|Ph.D Student||Yaniv Yael|
|Subject||Identification of the Mechanoelectric Feedback in the|
|Department||Department of Biomedical Engineering||Supervisor||Professor Amir Landesberg|
|Full Thesis text|
Changes in the mechanical loadings conditions affect cardiac electrical activity. This phenomenon is denoted as the mechanoelectric feedback (MEF). Although the phenomenon was originally characterized about 30 years ago, the underlying cellular mechanisms remain elusive. There is a tight correlation between the severity of myocardial structural and functional inhomogeneities and the susceptibility to lethal arrhythmia. Mechanical inhomogeneities can elicit arrhythmias by triggering afterdepolarization or generating the spatial electrical disparity required for development of reentrant arrhythmias.
The prevailing hypothesis assumes that the MEF results from the existence of stretch activated channels (SACs). An alternative hypothesis postulates that mechanical perturbations affect calcium dissociation from troponin, and the ensuing changes in the free intercellular calcium ([Ca2+]i) alter the action potential duration (APD).
This study aims to characterize and test the two plausible hypotheses theoretically and experimentally.
The study tests these hypotheses by integrating a modified Luo-Rudy model of the sarcolemma with the regulation of cytosolic calcium and sarcomere dynamics. The SACs and the reverse excitation-contraction coupling (rECC) pathways yield opposing predictions. The rECC hypothesis suggests that lengthening affects the [Ca2+]i and always shortens the AP duration. The SAC hypothesis stipulates that lengthening has negligible effect on [Ca2+]i and prolongs the AP when the plateau of the AP is below the SAC reverse potential. The rECC hypothesis predictions are congruent with available data.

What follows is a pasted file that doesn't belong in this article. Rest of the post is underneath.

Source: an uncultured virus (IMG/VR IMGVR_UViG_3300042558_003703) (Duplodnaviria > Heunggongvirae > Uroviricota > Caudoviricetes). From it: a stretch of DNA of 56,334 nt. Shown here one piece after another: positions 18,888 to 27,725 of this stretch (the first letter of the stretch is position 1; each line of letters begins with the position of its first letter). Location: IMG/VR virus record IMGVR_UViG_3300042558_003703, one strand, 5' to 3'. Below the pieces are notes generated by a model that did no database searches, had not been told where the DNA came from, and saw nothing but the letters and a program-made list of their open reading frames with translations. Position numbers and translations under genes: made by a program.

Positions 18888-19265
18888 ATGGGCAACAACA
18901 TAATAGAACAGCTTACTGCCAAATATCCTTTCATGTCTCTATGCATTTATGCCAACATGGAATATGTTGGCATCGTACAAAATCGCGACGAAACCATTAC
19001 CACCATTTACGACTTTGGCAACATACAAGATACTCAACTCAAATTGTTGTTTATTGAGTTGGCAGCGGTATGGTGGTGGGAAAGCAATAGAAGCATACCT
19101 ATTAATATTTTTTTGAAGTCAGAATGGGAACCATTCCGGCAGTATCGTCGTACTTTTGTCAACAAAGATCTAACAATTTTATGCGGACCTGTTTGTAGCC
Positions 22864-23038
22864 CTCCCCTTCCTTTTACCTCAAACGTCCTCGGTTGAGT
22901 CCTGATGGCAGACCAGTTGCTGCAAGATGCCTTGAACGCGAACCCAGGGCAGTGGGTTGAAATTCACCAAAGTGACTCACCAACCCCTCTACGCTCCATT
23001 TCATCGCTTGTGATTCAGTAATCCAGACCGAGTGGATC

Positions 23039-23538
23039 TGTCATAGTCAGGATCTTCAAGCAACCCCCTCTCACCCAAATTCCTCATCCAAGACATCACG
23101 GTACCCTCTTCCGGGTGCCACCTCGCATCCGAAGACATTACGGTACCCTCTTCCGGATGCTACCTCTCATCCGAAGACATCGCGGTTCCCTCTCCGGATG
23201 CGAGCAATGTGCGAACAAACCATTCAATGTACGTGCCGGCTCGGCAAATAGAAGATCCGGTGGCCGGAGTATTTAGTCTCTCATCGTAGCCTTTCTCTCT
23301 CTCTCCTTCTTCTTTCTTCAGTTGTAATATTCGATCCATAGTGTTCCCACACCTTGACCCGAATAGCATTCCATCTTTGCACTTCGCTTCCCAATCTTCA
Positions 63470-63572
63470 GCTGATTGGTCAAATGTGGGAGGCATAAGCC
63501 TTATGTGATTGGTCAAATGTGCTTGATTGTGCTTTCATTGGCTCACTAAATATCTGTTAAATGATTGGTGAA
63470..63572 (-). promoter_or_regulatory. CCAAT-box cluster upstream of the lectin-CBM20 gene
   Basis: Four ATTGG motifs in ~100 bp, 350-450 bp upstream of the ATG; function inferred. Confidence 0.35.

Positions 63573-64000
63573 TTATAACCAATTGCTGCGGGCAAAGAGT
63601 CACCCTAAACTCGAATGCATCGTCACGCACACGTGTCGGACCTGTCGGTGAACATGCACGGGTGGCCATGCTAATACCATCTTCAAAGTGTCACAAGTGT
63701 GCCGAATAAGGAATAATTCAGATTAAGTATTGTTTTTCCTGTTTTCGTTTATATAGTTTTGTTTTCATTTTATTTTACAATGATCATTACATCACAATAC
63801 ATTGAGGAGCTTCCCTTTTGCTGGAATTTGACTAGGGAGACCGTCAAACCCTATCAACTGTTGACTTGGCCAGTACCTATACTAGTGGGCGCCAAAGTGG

These stretch and calcium mediated hypotheses were investigated experimentally in isolated trabeculae from rat right ventricle (n=7) by separately controlling SL and [Ca2+]i. SL was controlled by a rapid servomotor. [Ca2+]i was clamped by utilizing tetanic contractions at different extracellular calcium concentrations ([Ca2+]0s). Tetanus was achieved by 8Hz stimulation in the presence of cyclopiazonic acid. APD was evaluated by voltage sensitive dye (Di-4-ANEPPS). SL was measured by laser diffraction and force by strain gauge. Sarcomere lengthening from 1.85 to 2.2μm, at constant [Ca2+]0 (3mM), decreased the APD90 from 90.7±4.1 to 62±1.5msec. However, an increase in [Ca2+]0 from 1.5 to 4.5mM, at the same SL (2µm), decreased the APD90 from 84.6±3.8 to 69.2±1.6msec. Interestingly, a consistent identical inverse relationship between APD90 and stress was obtained, and similar APD90 was observed at similar stress with different pairs of SL and [Ca2+]0. The APD90 decreased from 89.8±2.1 to 62±1.3msec as the stress increased from 7±0.8 to 103.8±2% of normalized force. These conspicuous observations are readily explained by the rECC and negate the SAC hypothesis.